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Convergence: The International Journal of Research into New Media Technologies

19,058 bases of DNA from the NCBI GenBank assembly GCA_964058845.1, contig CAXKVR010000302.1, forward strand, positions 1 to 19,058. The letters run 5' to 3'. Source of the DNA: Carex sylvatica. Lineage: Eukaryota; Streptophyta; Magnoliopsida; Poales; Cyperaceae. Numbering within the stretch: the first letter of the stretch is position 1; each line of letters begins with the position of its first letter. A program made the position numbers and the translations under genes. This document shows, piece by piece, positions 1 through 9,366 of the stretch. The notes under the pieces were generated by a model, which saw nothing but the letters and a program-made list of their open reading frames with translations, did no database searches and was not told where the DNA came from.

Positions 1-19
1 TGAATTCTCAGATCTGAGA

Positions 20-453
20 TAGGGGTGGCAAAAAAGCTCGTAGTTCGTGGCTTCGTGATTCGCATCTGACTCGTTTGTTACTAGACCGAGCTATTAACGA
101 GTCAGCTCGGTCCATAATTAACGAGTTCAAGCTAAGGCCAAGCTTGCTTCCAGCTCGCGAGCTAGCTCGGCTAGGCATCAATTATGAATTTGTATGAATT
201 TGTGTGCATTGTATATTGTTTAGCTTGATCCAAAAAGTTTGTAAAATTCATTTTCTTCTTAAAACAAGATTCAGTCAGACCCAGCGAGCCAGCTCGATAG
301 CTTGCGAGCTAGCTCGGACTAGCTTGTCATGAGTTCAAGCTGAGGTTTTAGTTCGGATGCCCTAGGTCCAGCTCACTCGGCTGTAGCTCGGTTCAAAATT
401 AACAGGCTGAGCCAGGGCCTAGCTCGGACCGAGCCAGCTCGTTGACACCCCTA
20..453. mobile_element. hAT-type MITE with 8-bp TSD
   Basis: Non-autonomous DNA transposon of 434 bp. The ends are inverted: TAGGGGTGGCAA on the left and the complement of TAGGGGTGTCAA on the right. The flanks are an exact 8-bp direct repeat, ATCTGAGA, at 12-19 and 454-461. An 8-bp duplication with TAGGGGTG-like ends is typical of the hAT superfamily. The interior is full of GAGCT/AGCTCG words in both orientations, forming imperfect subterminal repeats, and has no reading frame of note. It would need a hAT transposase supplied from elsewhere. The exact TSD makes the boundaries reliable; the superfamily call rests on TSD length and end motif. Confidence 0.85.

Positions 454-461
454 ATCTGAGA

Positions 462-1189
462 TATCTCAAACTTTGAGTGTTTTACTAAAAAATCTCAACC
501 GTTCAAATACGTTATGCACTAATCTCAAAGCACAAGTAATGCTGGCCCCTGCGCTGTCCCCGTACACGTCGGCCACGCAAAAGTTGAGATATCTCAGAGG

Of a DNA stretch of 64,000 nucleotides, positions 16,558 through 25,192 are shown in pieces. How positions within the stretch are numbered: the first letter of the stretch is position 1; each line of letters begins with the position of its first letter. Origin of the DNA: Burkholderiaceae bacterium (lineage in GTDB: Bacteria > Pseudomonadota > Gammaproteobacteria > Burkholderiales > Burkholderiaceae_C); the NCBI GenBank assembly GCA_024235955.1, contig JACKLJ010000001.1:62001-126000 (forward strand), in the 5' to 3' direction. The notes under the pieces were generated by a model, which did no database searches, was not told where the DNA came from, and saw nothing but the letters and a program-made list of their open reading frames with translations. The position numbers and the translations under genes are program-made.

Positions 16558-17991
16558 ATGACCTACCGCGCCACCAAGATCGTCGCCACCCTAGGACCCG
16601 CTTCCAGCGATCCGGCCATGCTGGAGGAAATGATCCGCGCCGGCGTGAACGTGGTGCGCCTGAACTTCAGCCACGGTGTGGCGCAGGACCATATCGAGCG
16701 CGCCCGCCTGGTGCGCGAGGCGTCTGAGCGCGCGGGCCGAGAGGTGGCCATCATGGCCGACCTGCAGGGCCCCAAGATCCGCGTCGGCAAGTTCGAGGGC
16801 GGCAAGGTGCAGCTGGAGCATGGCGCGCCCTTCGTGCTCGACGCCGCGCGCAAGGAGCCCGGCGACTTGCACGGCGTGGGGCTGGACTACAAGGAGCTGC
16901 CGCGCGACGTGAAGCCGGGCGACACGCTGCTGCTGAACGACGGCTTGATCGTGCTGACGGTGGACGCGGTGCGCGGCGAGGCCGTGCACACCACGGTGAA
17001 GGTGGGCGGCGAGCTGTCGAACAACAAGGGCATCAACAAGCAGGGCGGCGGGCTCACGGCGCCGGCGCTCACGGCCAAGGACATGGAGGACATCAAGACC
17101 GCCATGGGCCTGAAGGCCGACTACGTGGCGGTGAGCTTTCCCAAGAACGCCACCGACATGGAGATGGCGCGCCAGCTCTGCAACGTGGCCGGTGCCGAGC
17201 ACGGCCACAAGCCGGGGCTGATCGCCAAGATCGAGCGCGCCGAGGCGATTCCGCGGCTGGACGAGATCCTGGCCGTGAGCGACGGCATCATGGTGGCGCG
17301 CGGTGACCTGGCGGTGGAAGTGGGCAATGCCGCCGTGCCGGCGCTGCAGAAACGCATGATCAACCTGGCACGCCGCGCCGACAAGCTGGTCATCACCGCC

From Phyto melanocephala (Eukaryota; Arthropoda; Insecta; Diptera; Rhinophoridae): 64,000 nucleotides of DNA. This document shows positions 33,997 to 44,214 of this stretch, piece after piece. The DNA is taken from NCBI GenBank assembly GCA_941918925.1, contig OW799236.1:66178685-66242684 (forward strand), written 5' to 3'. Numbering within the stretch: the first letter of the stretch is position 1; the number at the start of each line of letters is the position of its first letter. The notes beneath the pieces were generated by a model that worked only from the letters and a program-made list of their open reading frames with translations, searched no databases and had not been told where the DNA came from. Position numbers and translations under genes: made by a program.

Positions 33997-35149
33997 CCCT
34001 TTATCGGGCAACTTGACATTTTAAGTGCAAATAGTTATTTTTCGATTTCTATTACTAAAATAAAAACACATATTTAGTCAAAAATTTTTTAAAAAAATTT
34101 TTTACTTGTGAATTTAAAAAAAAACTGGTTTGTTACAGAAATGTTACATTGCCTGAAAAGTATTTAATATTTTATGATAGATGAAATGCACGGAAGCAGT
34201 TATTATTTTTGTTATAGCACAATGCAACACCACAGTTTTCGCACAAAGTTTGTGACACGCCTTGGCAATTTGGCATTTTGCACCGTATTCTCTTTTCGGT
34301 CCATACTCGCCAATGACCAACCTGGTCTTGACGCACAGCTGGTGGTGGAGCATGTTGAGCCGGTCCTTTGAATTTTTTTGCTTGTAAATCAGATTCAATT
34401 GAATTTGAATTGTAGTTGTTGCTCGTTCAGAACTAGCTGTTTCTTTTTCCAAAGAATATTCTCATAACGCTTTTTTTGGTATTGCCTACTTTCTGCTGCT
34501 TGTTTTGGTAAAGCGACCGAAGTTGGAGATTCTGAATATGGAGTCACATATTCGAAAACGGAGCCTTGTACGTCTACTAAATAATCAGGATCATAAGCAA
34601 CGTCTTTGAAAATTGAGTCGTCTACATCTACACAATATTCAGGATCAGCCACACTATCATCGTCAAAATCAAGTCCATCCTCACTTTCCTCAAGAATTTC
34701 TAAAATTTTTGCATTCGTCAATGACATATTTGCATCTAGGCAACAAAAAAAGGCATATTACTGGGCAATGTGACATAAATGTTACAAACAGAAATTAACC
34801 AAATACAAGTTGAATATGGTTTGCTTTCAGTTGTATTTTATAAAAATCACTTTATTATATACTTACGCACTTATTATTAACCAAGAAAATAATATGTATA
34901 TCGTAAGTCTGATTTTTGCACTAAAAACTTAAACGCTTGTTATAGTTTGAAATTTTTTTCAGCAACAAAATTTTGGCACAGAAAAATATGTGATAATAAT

This article examines what smartness does on the ground by examining how its anticipatory media visions have been interpreted and acted on in policy decisions and local implementations since the early 2000s. Using a comparative-historical analysis that draws on fieldwork in aspiring smart cities in the United States and Europe, we argue that the visions of smartness are neither singular nor fixed across time and space. Instead, the role of smartness in diffusing new technologies is recruited and reshaped in the present to lend legitimacy to future public and private interventions. We first demonstrate that the narrative of crisis, often associated with smartness, shifted from a pre-2008 emphasis on sustainability and climate change to a post-financial crisis engagement with entrepreneurship and platformization. We then discuss how the development of smart city initiatives has followed divergent paths in the United States and Europe, with big tech companies dominating in the former and the ‘living lab’ model prevailing in the latter. Our analysis highlights the importance of investigating the complex relationships between anticipatory media visions of smartness and their varying, down-to-earth implementations in the built environment rather than solely focusing on the discursive appeal of techno-idealism. It also explains the enduring appeal of smartness as an urban vision, despite its various shortcomings, by revealing its adaptability to the changing social and political–economic shifts.



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